For a change, here is another mushroom cropping up (It actually cropped up as an idea and then materialised in 2008-09), this time, thanks to Leftist governments of Venezuela, Ecuador and Bolivia. Christened “Bank of the South“, the $7 billion fund-Development Bank is the most logical culmination (what else is there?) of these Latin Americans against the neoliberal, austerity-directed reforms of the Bretton Woods behemoths. Let them dig the grounds for fecundity, what really caught my attention here is that almost a decade back, Joseph Stiglitz endorsed Hugo Chavez’s economic policies, and in 2007 even called such a development bank calling it as reflecting the perspectives of those in the South. And that was a bad call.
I want to chip in why I think such endorsements portray the vacuity, and strangely that too coming from the likes of Joseph Stiglitz.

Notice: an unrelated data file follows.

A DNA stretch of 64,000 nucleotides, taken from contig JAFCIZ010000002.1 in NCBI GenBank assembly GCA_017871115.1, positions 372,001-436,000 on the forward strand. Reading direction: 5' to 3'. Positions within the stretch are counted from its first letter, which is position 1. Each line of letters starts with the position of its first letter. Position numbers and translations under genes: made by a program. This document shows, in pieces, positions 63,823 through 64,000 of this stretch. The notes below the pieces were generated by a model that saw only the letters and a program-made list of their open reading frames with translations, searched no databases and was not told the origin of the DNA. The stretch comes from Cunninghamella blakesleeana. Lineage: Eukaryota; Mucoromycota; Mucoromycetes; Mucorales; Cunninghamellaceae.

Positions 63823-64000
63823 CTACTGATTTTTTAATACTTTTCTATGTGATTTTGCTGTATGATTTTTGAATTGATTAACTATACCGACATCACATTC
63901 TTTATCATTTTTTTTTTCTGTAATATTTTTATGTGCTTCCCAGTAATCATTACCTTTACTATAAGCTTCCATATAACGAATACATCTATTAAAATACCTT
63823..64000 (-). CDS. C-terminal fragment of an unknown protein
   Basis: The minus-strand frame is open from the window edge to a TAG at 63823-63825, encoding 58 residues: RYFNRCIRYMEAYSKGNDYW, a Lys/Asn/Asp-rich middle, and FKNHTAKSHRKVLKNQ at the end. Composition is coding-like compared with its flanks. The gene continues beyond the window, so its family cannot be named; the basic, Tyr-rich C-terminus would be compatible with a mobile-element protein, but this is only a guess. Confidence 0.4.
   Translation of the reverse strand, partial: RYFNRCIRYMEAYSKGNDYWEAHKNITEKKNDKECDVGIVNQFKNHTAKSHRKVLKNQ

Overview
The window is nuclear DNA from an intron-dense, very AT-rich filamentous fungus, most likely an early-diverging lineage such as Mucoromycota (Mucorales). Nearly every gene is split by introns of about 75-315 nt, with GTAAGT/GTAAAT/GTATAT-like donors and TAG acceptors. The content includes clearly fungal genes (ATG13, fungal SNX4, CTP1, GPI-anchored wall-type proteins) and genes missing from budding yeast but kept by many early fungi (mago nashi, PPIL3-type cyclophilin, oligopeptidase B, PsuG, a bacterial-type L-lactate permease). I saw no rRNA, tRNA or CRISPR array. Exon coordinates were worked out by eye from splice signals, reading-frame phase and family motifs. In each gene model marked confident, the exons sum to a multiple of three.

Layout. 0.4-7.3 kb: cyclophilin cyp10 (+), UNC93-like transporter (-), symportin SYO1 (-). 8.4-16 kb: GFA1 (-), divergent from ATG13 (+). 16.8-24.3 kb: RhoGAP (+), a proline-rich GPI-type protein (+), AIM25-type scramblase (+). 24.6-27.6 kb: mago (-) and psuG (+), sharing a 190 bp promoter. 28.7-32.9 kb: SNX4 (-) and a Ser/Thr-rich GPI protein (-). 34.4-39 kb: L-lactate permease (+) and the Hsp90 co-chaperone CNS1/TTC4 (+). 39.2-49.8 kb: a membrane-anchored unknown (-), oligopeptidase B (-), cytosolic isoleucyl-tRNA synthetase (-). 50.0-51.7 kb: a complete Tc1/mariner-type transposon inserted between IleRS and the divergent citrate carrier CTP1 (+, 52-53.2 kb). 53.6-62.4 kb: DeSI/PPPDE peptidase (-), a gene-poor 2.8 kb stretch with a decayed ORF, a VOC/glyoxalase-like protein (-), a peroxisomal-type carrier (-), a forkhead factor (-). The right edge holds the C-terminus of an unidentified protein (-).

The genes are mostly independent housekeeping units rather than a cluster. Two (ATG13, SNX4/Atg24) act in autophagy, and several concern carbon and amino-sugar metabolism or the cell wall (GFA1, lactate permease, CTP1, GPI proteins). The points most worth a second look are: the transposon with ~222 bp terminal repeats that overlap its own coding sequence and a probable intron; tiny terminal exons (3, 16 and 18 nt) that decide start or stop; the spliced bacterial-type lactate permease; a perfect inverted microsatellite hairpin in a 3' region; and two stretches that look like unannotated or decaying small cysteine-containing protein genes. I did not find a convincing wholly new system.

South-South cooperation is actually becoming the malafide of the resistance against the neoliberal (Oh! how much do I despise this word now, and all the more so when it is gaining currency amongst the alternative political viewpoints) policies, and it is easily gauged by the receding of the Pink Tide in Latin america, the so-called cradle of Left in the late 90s of the earlier century and the first decade of the new. “With global stagnation and falling export prices, the ‘pink tide’ states must choose between their social programme and their economic strategy,” Financial Times is tightening screws on the coffin of Left on the continent. With the recent killing of Bolivia’s Deputy Interior Minister Rodolfo Illanes by striking miners, President Evo Morales has resorted to what the Left has always been classically resorting to: “conspiracy theory”. As Richard Seymour has quipped with a lot of prescience, Morales’ resort to conspiracy theory makes a certain sense in the context of Latin America, where a series of left-wing governments elected as part of a “pink tide” in the 2000s have gone into crisis. Argentina elected its first right-wing government in 12 years in November. Venezuela’s economic crash has led to the victory of the right-wing opposition in the senate. Notwithstanding the hyperventilating coverage of the country’s total collapse, the country is beset by real problems, a combination of opposition disruption, international pressure and government mistakes exacerbating the turmoil. In Brazil, impeachment proceedings against Dilma Rousseff have put the unelected opposition in power. Rousseff is impeached for manipulating the figures to make the government’s finances look better than they were, but the real problem appears to be that amid economic troubles, Rousseff was elected on a programme of investment rather than austerity. Bolivia, did set an example of an anomaly, where growth stabilised, public investment reached a high level, and minimum wages greater than the rate of inflation were introduced. So, why this turnaround? The government has built its authority on support from the police and army, and has repeatedly deployed police against social movements where they were inconvenient, such as during the protests against fuel price increases in 2010, or against a road built on indigenous land during 2011. Dissatisfaction with the left-wing and left-center governments in Argentina, Brazil, and Venezuela did not arise because the right-wing is admired by the public, but rather because the improvements begun under the left have stalled. The problems are most severe in Venezuela, where the drop in world oil prices has led to extreme inflation and scarcity of supplies in many sectors of the economy. It is important to understand that, largely, the problems have not arisen in the socialist part of the economies of these countries, but in sectors that are still under the control of private enterprise. In Venezuela, more than 70 percent of economic activity is still private. Food distribution, which is central to the problems of scarcity and inflation, is virtually monopolized by a small number of private companies that have ties to the right-wing opposition, especially the Polar company that controls 40 percent of the market. Venezuela, in short is a failed state. So, obviously the tide is turning.